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Layoffs Coming for Thousands of Greek Workers

He’s a noted economist, but Finance Minister Yiannis Stournaras is having trouble balancing Greece’s books

ATHENS – Saying that “the numbers don’t add up,” for Greece to make 11.5 billion euros ($14.16 billion) in cuts ordered by international lenders to keep lifeline loans coming, Finance Minister Yiannis Stournaras said the new coalition government is ready to bring back the idea of laying off thousands of public workers.
Stournaras said they would be put into a so-called Labor Reserve Pool for one year and be forced to take a 40 percent pay cut. The government led by Prime Minister Antonis Samaras’ New Democracy Conservatives, partnered with the PASOK Socialists and Democratic Left, had vowed to protect public jobs but now has reportedly backtracked, as it did on the notion of renegotiating the terms of bailouts with the Troika of the European Union-International Monetary Fund-European Central Bank (EU-IMF-ECB.)
The Troika is providing $152 billion in rescue loans for Greece, with the last installment of $38.8 billion due next month but is withholding a second bailout for $173 billion until the government administers more austerity and additional reforms, including privatization of state enterprises and the sale or lease of state-owned properties.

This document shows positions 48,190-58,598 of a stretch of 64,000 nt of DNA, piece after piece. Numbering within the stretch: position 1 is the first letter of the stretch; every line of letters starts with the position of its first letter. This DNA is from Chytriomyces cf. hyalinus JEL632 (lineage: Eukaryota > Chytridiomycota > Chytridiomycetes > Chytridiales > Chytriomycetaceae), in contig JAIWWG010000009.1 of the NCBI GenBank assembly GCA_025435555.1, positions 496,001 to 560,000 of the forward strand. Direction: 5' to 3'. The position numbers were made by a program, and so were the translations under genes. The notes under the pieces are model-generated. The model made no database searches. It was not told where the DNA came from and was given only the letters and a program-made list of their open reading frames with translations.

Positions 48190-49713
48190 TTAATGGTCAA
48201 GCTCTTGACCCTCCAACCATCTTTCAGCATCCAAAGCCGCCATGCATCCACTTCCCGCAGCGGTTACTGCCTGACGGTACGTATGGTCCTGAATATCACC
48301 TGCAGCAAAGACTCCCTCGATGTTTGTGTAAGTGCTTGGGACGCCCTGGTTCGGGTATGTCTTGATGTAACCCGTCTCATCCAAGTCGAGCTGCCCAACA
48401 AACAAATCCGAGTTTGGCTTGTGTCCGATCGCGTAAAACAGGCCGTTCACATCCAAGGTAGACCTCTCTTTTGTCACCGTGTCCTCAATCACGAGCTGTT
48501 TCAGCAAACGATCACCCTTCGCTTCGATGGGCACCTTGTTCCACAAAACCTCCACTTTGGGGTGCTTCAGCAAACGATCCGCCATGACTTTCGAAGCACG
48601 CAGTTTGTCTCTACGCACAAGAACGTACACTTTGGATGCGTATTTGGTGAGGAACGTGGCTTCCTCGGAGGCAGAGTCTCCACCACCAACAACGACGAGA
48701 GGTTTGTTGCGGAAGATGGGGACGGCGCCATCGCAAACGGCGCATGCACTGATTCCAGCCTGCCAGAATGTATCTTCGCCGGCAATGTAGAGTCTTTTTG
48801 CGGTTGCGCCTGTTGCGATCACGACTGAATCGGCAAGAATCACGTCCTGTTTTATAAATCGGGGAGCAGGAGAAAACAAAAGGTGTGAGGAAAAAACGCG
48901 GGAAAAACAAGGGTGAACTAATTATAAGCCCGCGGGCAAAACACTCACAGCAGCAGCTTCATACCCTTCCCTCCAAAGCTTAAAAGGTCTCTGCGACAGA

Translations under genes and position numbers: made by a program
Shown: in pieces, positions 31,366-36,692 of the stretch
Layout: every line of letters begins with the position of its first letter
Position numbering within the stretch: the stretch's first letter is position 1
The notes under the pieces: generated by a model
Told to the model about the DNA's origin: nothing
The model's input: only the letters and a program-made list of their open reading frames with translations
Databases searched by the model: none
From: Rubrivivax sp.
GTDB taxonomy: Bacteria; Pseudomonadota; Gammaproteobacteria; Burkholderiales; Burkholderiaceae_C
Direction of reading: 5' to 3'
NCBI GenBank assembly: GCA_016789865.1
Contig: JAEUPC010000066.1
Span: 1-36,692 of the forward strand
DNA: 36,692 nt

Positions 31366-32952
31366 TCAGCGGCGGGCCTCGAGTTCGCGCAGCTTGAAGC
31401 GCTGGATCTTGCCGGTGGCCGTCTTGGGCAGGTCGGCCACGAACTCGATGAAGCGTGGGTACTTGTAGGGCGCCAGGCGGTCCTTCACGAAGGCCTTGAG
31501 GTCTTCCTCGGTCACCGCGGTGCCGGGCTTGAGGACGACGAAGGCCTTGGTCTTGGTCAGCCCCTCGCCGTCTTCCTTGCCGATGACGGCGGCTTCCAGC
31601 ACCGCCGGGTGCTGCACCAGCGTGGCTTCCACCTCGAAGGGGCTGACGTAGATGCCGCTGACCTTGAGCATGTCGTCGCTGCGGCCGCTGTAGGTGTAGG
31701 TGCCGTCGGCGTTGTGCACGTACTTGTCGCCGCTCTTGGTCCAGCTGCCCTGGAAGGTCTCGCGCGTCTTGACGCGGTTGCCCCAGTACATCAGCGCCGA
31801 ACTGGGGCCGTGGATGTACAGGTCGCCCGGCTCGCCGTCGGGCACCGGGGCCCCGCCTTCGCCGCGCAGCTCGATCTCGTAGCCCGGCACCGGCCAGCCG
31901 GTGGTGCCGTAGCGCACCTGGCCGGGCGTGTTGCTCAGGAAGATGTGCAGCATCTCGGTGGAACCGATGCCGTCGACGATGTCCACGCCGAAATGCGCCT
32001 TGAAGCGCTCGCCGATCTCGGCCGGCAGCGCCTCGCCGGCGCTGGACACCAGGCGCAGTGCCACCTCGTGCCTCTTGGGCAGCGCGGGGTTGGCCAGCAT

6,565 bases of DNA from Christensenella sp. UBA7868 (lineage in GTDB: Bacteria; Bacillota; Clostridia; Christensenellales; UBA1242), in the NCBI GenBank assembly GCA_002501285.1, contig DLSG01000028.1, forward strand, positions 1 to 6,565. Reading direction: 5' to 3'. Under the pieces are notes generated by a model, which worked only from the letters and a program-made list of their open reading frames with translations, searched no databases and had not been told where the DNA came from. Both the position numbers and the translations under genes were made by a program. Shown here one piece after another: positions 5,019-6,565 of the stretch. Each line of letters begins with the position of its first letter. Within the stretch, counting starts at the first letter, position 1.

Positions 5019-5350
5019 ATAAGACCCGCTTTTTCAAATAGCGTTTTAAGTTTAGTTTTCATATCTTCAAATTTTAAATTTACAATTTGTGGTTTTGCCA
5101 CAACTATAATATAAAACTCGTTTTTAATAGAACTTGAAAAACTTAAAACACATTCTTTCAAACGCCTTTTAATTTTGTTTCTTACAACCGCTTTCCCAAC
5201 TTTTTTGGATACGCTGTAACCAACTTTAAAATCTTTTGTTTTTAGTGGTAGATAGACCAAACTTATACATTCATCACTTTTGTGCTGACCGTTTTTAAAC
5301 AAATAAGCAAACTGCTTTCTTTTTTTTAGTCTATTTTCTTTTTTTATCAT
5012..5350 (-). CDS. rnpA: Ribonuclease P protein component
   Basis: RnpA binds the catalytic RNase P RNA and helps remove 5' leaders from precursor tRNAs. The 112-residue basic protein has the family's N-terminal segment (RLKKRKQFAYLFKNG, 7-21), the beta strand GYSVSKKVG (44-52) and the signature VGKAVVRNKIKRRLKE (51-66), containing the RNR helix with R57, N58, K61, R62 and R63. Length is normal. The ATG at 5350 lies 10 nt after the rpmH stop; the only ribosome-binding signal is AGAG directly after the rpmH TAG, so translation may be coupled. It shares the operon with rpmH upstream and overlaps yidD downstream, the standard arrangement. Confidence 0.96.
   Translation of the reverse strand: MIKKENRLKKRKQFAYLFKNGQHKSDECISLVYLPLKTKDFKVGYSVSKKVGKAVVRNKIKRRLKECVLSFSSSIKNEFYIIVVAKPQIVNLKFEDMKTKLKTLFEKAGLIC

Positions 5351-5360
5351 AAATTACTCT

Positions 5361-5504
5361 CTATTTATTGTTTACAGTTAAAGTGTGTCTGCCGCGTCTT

After a meeting with President Karolos Papoulias, Stournaras admitted the government may have no choice but to re-introduce the labor reserve pool that was discussed by a previous government but abandoned after fierce opposition from labor unions. The workers would likely be fired after a year of reduced pay as the Troika has said Greece is lagging in its required goal to reduce the public sector workforce by 150,000 in the next two years.
Stournaras said Greece is finding it difficult to make the additional cuts. “We will look at the labor reserve because the numbers just don’t add up easily,” he told reporters. He added that, “11.5 billion euros is a significant number and we haven’t reached it yet. We still need to fine 3.5 to 4 billion euros ($4.34-$4.96 billion (of cuts,)” added Stournaras, who told Papoulias there was still “hope” for Greece.
Although numbers have come down, there is concern that targets will be missed unless the labor reserve scheme, which was abandoned last year, is revived. “The labor reserve scheme will be re-examined as the numbers do not add up,” a senior government source, who did not rule that more people may follow in coming years, told Kathimerini.
The decision presents a dilemma for the government as it said it would not force layoffs even as it plans to merge and close many entities. The details of the first round of some 8 billion euros ($9.94 billion) in cuts is expected to be revealed on Aug. 10 but only about 6.5 billion euros ($8.07 billion) has been agreed up so far. Another 3.5 billion euros ($4.34 billion) must be set by Aug. 20.
The Defense Ministry has planned for cuts of 2.6 billion ($3.22 billion) while the Health Ministry’s ambitious target of 1.5 billion euros ($1.86 billion) is said to be off by at least 1 billion euros ($1.24 billion) over the next two years. Kathimerini said that the Labor Ministry is considering rolling back by one year the time of retirement for those that were due this year and in 2013, staggered cuts in all pensions over 700 euros ($869) monthly, a further reduction in retirement lump sums and the abolition of Christmas and Easter bonuses, all of which the government had also said it would not touch but is reportedly set to renege on those promises as well.

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